Man, I had a brilliant idea for a new Diecast 101. “What are the Treasure Hunts for the Other Diecast Brands?” Turns out it was so brilliant that BLAZINACE already wrote it over a year and a half ago. Damn. Enjoy.
The Chase Car, that is, a limited edition model shipped among regular cars at random, is one of the oldest tricks in the Diecast manufacturer's handbook. The concept is simple; tool up a more detailed model, add rubber tires, special paint and insert at random on your basic line cases, and the chance of finding a car that costs the same as a regular release at the store, but holds a much higher value later on, will drive collector interest through the roof.
With the exception of Matchbox and Tomica, every major small scale diecast manufacturer has or has had at one point their own chase cars and, since diecast seems to be all I talk about this week, I thought a small guide of what to look for could come in handy for those interested.
Hot Wheels practically invented the Chase Car with the release of their Treasure Hunt line back in 1995. These limited edition cars were chosen among collector's facorites and would receive a nice set of Real Riders, special paint and com packaged in a green striped package. The Green Stripe would go on to cause a massive commotion later on, with "true collectors" claiming it made Treasure Hunts too easy to be spotted by "non-collectors" AKA Scalpers, who would scoop as many as they could and sell them on ebay at inflated prices. Mattel reacted in 2007 by dividing their line into two tiers, regulars, with plastic wheels and regular paint, and Supers, with rubber tires and Spectraflame, and again one or two years ago, by eliminating the line and inserting hidden "superized" versions of regular mainline cars. Nowadays, they still come in two tiers, Regulars, clearly aimed at children, are regular release cars marked by a small flame logo and no non-chase versions exist, and Supers, which aren't marked at all, feature the better paint and rubber tires, with non-chase versions also available.
Johnny Lightning was the second to buy into the Chase concept when they released their White Lightnings. Originally sold as a separate line only through specialized Hobby stores, WLs featured flat white body paint, tires and chassis, and came in a distinctive packaging. Once the concept proved popular with collectors, they were moved to the regular line, and both chase and non chase versions coexisted. The typical White Lightning would come in an unmarked package and would feature two or three items in the distinctive white paint. Even the plastic interiors and engines, usually not visible without opening the car, counted, which made these a lot harder to spot on the fly if you didn't know what to look for. Later on, JL Released even more limited editions, called Lightning Strikes, which worked much in the same way, but replaced the white paint for matching body and tires in high impact colors, such as flat pink and blue. It was the popularity of White Lightnings that led Mattel to change their Treasure Hunt line to what it is, despite the clear divide in opinion among collectors.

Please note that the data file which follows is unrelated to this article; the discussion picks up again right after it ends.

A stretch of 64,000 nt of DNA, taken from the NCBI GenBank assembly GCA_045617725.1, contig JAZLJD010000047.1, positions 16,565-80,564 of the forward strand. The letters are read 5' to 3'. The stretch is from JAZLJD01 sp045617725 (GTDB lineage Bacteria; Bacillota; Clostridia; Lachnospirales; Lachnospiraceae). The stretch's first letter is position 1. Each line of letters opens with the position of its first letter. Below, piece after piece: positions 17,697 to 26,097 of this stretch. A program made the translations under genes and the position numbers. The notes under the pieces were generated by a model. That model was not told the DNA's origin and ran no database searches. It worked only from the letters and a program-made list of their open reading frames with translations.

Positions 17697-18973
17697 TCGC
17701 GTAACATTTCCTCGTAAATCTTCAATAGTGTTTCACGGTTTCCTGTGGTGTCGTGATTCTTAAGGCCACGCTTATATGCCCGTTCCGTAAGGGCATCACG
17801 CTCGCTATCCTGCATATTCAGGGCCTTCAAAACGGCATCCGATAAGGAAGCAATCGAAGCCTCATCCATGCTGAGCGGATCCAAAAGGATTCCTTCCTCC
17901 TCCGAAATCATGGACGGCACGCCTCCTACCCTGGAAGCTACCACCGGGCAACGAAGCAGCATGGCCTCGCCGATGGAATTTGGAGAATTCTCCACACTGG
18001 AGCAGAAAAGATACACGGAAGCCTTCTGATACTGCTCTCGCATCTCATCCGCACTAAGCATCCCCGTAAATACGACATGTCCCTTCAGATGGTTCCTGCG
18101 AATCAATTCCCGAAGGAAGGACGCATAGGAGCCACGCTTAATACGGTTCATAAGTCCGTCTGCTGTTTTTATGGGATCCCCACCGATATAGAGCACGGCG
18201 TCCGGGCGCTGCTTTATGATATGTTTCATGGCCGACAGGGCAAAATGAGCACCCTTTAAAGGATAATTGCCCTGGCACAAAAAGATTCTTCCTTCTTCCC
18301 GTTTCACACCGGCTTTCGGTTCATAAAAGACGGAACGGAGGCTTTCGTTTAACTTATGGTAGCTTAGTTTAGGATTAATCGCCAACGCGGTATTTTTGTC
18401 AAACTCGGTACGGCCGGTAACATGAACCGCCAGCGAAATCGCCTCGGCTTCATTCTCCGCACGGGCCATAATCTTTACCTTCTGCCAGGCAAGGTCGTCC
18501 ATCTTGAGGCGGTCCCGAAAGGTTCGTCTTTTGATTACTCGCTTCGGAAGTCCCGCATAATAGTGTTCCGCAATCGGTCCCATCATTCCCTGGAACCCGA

Greenlight's chase cars, called Green Machines, follow the White Lightning model almost to a fault, with the only difference being the use of emerald green paint instead of white. While this particular shade of green is reserved for Green Machines, it hasn't stopped Greenligh from issuing regular cars in green, which always seems to cause some confusion when those get the Green Machine treatment. GMs are, as far as I know, the only chase units to feature the production numbers on the bottom, allowing collectors to calculate how many of each exist (usually 2% of a model's run). Greenlight issues Green Machines of both their standard lines and budget-priced Motor World line
While M2 Machines never named their chase cars with anything fancier than "chases", they're definitely some of the fanciest models out there, usually distinguished by golden features where one would usually see chrome, or chrome paint where one would usually see body paint.
Auto World, despite being new to the market, already has two types of Chase cars available. The first one, most common, is called Ultra Red and, much like White Lightnings and Green Machines, these are regular models painted in a distinctive shade of candy red. The second type of Chase is called UltraRAW, and features completely unpainted cars, though the Tampo prints are still present. Both Ultra Reds and UltraRAWs are available on all three of Auto World's lines, Deluxe, Premium and Licensed Premium.